5 Myths About Sleep Debunked

Image from The Cheat Sheet

Sleep is one of the most important aspects in a person’s life. It is undeniable that sleeping is as important as eating. After all, it is through sleeping that humans are able to replenish their energy levels and to heal their cells in order to allow their body systems to function efficiently throughout the day. Truly, the amount or the lack of sleep is a huge factor that affects a person’s performance and health. Despite the importance of sleep, it is still one of the most overlooked health priorities in people’s lives. Studies show that sleep deprivation is linked to a handful of diseases including cardiovascular disease, stroke, obesity, type 2 diabetes, and depression. Even though sleep has been studied for centuries, little is known about the subject. And thus, certain misconceptions related to sleep continue to circulate despite its lack of credibility. To help you differentiate the truths from the lies, here are five myths about sleep, debunked.

Myth #1: Sleep is passive

Many people falsely believe that when you sleep, your body and brain rests as well and becomes inactive. Truth is, even when you’re asleep, there’s a lot of activities going on in your body, especially in your brain. In fact, some brain activities actually increase when you sleep, such as delta waves. Your endocrine system increases the production of certain hormones as well, such as human growth hormone and prolactin, both vital for your immune system, when you sleep.

Image from NerdSleep

Myth #2: Daytime naps can make up for a lack of sleep

Napping is not a solution for sleep deprivation. The amount of benefits you get from a full night’s sleep is not the same with the amount you’ll get with just a nap. However, naps can effectively rejuvenate you so you can feel more alert afterwards, making it very important for those who work long shifts. Therefore, naps are not completely useless. But if you must nap, avoid doing so after three in the afternoon or your ability to sleep at night might get negatively affected.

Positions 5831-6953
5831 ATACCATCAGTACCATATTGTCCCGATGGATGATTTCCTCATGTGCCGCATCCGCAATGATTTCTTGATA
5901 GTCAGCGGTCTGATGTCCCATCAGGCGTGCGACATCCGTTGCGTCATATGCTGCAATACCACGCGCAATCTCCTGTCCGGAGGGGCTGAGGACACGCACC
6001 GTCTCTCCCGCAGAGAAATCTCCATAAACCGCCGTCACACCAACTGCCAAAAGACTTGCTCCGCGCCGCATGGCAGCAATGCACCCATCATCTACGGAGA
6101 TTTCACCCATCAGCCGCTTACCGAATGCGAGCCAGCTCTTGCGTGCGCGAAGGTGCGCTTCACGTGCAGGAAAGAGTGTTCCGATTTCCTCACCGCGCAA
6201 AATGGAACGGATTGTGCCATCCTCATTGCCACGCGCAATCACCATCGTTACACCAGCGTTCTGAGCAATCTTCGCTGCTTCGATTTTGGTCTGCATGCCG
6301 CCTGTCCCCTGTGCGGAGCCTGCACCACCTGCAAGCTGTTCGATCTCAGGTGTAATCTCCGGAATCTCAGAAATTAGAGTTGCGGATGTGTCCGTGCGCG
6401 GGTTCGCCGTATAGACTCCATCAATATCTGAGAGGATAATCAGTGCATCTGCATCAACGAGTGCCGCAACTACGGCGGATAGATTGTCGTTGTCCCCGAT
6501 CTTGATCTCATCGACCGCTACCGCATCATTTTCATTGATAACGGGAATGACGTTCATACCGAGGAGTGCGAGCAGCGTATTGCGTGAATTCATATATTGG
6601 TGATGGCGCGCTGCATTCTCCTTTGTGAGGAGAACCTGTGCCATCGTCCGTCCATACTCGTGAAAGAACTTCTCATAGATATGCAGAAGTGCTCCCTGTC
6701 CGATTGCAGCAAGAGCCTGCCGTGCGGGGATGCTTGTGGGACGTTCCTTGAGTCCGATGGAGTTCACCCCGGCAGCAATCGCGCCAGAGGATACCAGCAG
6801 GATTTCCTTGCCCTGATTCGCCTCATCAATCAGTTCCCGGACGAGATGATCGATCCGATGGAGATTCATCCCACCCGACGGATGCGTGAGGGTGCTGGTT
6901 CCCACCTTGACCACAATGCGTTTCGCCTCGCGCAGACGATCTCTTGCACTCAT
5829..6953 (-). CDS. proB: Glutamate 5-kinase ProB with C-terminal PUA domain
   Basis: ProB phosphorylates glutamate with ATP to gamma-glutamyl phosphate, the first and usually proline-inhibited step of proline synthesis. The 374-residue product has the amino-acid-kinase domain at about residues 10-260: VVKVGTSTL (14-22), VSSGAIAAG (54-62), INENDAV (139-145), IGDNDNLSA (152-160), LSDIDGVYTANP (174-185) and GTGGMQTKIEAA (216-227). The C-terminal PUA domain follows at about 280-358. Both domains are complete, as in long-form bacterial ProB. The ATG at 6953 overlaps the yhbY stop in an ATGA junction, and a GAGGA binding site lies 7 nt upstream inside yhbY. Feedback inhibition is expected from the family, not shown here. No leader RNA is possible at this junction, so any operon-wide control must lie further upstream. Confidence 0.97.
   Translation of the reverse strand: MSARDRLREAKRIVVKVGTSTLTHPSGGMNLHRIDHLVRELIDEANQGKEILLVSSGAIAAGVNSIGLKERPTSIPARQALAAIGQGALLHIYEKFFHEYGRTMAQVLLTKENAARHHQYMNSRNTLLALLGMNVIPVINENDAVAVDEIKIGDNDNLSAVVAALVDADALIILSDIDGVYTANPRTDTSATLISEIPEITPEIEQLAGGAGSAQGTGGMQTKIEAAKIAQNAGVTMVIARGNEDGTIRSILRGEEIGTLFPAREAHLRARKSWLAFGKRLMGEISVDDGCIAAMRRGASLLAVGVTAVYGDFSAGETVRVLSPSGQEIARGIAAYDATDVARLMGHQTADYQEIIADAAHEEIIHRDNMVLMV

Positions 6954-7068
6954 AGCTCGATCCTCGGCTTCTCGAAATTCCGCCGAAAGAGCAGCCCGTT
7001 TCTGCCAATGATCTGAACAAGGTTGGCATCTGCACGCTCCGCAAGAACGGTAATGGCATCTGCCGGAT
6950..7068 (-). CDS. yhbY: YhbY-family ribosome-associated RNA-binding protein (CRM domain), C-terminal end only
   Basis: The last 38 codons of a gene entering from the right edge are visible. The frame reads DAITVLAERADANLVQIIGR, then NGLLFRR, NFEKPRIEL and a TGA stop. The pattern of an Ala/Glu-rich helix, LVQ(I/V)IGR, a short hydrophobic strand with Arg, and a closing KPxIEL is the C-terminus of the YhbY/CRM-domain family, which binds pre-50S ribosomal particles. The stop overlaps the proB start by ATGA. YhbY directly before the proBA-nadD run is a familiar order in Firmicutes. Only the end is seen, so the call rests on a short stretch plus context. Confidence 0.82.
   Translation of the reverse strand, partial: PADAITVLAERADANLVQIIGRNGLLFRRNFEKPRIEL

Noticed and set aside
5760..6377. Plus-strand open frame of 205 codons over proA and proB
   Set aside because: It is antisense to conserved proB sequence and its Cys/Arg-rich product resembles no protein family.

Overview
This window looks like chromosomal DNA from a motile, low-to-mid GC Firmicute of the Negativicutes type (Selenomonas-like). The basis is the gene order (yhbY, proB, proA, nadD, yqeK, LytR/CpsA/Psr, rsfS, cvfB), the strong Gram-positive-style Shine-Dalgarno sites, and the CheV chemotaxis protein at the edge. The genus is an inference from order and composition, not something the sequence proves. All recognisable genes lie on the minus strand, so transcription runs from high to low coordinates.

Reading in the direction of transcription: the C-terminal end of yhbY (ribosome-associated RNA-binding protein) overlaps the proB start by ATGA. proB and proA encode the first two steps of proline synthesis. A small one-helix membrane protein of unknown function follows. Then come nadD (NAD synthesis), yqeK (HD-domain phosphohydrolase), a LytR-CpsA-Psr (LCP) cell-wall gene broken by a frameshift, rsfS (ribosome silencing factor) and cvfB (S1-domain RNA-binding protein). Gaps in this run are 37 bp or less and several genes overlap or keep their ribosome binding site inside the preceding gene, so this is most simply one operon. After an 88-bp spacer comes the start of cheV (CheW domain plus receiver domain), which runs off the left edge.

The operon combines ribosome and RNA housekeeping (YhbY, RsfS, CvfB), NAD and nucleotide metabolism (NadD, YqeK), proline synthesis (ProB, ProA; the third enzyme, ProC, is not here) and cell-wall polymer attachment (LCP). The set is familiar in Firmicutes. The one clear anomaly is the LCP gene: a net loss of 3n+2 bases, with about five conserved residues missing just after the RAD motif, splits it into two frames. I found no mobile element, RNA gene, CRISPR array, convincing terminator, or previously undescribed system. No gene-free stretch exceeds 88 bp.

Myth #3: Sleeping pills are harmless

Often, the cons of taking sleeping pills outweigh its benefits. Some sleeping pill medications even result to reports of bizarre behaviours such as eating catfood or driving across town in their sleep. Of course, such is not always the case. However, a study by the National Institutes of Health found that people who take prescription medication to help them sleep only get an average of 15 minutes of extra sleep every night. Thus, you’re better off trying natural methods of falling asleep rather than resolving to sleeping pills.

Myth #4: Snoring is harmless

Snoring is not an uncommon event that many people experience during their sleep. Because of how common it is, not many people think too much about it. However, loud, chronic snoring that is frequently interrupted by temporarily cessation of breathing which starts again with a gasp or choking sound is already a strong indication of a serious health problem called obstructive sleep apnea (OSA). But don’t be alarmed. Sleeping can also be caused by the obstruction of air movement into the lungs, leading to vibrations in the upper airways. Still, it’s always best to have yourself checked if you suffer from chronic snoring.

Myth #5: Watching television before going to bed can help you fall asleep

Many people have the bad habit of watching television or scrolling through their phone at night to “help” them fall asleep. However, it may actually just do the opposite. Your body has a natural response to dark light, and that is producing more of the hormone melatonin. Melatonin is what helps you fall asleep. Thus, if you expose yourself to bright lights when it’s time for sleep, your body will produce less melatonin, making it harder for you to fall and stay asleep. So next time you find it hard to fall asleep, just turn off the lights and lay still for a couple of minutes.